Tropical fruits given to Rivlin at Tu Bishvat ceremony

The holiday begins on Friday evening.

February 9, 2017 02:26
3 minute read.
PRESIDENT REUVEN RIVLIN and his wife, Nechama, pose with members of the OneFamily community, whom th

PRESIDENT REUVEN RIVLIN and his wife, Nechama, pose with members of the OneFamily community, whom they hosted at a Tu Bishvat Seder at his official residence in Jerusalem yesterday. (photo credit: MARK NEYMAN/GPO)


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Buddha’s hand – or Buddha’s fingers (Etzbaot Buddha), as this palm-sized exotic fruit is called in Hebrew – was one of 15 tropical fruits brought in a basket from Kibbutz Ma’agan Michael and presented to President Reuven Rivlin and his wife, Nechama, on Wednesday in honor of Tu Bishvat, the New Year for Trees.

The holiday begins on Friday evening.

The colorful tropical fruits, some with a sweet-and-sour tang, were all interesting in shape, size, color and taste, but none excited as much interest as Buddha’s hand, with long, tapering “fingers” stretched out in different directions.

There was also another basket of regular fruit – large, sweet and unblemished from another kibbutz.

The Rivlins each exclaimed in delight when they saw the quality and variety of the fruit, especially Nechama Rivlin, who was raised on a moshav. Avraham Hassidim, who grows the tropical fruit, said proudly that he has more than 100 species, and the best time to come to see and taste them is in the summer.

The fruit-growing farmers, who came from different parts of the country, also provided additional fruit for a Tu Bishvat Seder hosted by the Rivlins with the participation of the farmers and a representative group of victims of terrorism who are part of the OneFamily community founded in 2000 by Michal Belzberg, who forfeited her bat mitzva celebration in order to help victims of terrorism and was supported in this effort by her parents, Chantal and Marc, who have dedicated their lives to this cause. Since then they have helped hundreds of people who have lost parents, siblings, children and limbs to terrorism.

The Tu Bishvat Seder, which is similar in some respects to the Passover Seder, had special symbolism in that part of the Seder service focuses on the Bible’s comparison of man and a tree. The actual Seder reading is the poem by famed Israeli poet Natan Zach “And man is like a tree in the field.”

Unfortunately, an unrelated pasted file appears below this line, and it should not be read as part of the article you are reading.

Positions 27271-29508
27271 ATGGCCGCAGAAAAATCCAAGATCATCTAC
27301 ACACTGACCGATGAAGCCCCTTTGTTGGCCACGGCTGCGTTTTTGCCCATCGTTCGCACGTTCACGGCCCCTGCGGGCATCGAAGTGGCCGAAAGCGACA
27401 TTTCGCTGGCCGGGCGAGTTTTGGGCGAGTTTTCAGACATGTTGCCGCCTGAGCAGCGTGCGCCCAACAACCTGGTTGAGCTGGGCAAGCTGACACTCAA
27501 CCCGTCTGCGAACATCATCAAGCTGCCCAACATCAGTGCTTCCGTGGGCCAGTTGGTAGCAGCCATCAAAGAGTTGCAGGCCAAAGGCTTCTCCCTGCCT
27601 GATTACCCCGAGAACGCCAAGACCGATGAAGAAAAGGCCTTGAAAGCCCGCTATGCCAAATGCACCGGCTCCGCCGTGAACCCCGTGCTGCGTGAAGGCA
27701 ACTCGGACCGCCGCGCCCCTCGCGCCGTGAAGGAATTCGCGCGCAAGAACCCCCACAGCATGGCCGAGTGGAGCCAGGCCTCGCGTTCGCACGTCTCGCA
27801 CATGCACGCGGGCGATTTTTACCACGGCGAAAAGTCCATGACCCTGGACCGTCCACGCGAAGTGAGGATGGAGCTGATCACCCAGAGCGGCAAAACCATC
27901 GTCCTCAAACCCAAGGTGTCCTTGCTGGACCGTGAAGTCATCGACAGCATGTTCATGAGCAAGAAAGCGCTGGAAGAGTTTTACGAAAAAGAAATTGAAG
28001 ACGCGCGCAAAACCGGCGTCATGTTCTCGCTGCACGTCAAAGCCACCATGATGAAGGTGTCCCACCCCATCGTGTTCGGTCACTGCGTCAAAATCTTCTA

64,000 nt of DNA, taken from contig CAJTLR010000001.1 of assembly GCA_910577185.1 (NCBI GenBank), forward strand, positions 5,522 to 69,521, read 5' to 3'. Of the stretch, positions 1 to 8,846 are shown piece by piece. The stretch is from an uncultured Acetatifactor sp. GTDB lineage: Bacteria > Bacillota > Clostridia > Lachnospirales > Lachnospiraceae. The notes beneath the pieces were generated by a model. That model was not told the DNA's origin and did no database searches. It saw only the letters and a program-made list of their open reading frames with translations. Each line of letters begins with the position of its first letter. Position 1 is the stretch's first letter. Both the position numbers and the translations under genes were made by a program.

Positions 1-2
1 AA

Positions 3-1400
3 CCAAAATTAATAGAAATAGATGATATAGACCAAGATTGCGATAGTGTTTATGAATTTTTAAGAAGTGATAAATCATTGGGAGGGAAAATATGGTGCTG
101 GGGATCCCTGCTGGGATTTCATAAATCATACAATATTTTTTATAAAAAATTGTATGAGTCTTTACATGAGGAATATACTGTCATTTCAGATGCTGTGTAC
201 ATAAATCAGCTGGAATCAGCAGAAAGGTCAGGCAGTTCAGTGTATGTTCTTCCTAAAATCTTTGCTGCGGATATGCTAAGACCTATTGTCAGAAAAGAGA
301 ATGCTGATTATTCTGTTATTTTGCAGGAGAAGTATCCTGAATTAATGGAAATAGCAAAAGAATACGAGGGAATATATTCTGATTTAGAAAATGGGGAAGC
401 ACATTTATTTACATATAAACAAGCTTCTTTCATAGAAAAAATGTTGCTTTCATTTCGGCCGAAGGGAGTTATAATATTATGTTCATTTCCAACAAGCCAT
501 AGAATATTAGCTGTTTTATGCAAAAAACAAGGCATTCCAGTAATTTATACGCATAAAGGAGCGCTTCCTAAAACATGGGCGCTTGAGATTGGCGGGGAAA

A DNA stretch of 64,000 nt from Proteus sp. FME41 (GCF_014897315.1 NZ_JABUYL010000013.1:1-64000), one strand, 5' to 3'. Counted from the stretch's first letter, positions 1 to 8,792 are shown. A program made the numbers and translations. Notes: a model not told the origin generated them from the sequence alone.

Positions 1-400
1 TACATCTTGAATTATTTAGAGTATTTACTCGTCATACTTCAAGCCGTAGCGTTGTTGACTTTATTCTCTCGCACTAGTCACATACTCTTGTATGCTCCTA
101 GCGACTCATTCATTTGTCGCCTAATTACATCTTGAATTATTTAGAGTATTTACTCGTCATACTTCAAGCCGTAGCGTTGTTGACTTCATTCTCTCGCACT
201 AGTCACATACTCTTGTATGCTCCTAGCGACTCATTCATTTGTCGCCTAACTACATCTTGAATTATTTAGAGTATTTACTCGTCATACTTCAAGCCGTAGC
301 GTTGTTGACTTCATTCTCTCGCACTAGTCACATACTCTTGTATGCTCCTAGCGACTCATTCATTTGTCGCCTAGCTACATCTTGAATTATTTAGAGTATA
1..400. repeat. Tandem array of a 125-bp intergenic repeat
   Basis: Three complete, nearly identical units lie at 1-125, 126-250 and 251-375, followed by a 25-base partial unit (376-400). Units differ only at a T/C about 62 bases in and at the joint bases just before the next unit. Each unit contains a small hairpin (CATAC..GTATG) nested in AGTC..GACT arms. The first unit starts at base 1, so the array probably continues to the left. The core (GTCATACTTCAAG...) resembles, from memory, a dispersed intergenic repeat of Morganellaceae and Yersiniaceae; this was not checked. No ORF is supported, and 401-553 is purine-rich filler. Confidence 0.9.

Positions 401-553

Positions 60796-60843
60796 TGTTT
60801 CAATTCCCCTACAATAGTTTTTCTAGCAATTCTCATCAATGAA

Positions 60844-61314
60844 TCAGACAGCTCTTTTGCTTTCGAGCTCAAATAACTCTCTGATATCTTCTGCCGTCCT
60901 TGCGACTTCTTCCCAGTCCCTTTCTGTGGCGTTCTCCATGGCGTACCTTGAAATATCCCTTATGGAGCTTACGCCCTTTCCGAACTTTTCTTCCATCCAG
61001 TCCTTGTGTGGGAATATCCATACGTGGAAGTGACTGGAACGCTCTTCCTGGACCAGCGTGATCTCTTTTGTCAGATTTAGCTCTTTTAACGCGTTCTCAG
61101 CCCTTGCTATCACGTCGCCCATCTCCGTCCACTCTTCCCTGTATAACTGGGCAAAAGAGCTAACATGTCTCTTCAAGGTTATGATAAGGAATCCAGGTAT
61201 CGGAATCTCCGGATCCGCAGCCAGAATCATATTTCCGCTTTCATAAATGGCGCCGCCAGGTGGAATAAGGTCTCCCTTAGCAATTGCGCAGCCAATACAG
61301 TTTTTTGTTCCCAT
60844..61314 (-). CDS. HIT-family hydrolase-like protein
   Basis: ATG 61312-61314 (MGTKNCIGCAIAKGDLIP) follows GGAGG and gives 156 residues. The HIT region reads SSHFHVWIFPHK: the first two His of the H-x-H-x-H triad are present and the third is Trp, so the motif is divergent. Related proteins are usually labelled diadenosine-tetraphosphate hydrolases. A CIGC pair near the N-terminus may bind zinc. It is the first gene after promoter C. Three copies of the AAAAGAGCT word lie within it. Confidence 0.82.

Rivlin also used this theme from the Book of Deuteronomy when addressing the victims of terrorism, telling them that when a tree is cut down or loses one or more of its branches, it grows back and flourishes. To add credence to those words, one of the women present had brought her baby. Acknowledging that the losses and the traumas that the OneFamily group had suffered were a constant open wound, Rivlin said that man had learned from the tree to grow and to renew himself, to dream and to move on, and even to bear fruit after the harm that had been caused by the severing of a branch.

As for the farmers, some of whom were third and fourth-generation men and women of the land, Rivlin, in addressing them, said that in Israel “agriculture is not just a business; it’s a value, which must not be neglected.”

He recalled that the Israel Fruit Growers Association had been founded in 1936 at the height of the Arab riots. He made the point that the successors of the founders were sitting around the Seder table in the hall. The Jews living in the Land of Israel at the time had to fight for their very existence, he said.

Riding on the roads was dangerous because marauders were always lying in wait, ready to pounce. They shot at buses, broke into the fields and the orchards, uprooted trees and set fire to the crops. The farmers chose to rebuild and replant, and today Israel is an agricultural superpower which gives advice and shares agricultural know-how with countries whose agricultural output is meager.

The farmers, while appreciative of Rivlin’s comments, asked him to tell his friends in the Knesset to be more respectful of them, to realize what an asset farmers are to the country, and to stop additional hardships created by increasing the cost of infrastructure and rezoning land intended for agriculture.

Benny Kalman, from Kibbutz Bar’am near the Lebanese border, told Rivlin that his father used to work for the once iconic and now defunct ATA textile company that went out of business. “I hope that doesn’t happen to Israeli agriculture,” he said.

Itzik Cohen, the CEO of the Fruit Growers Association, said that Israeli farmers had somehow managed to survive under the most difficult circumstances, but he could not say how much longer they could go on in this manner.

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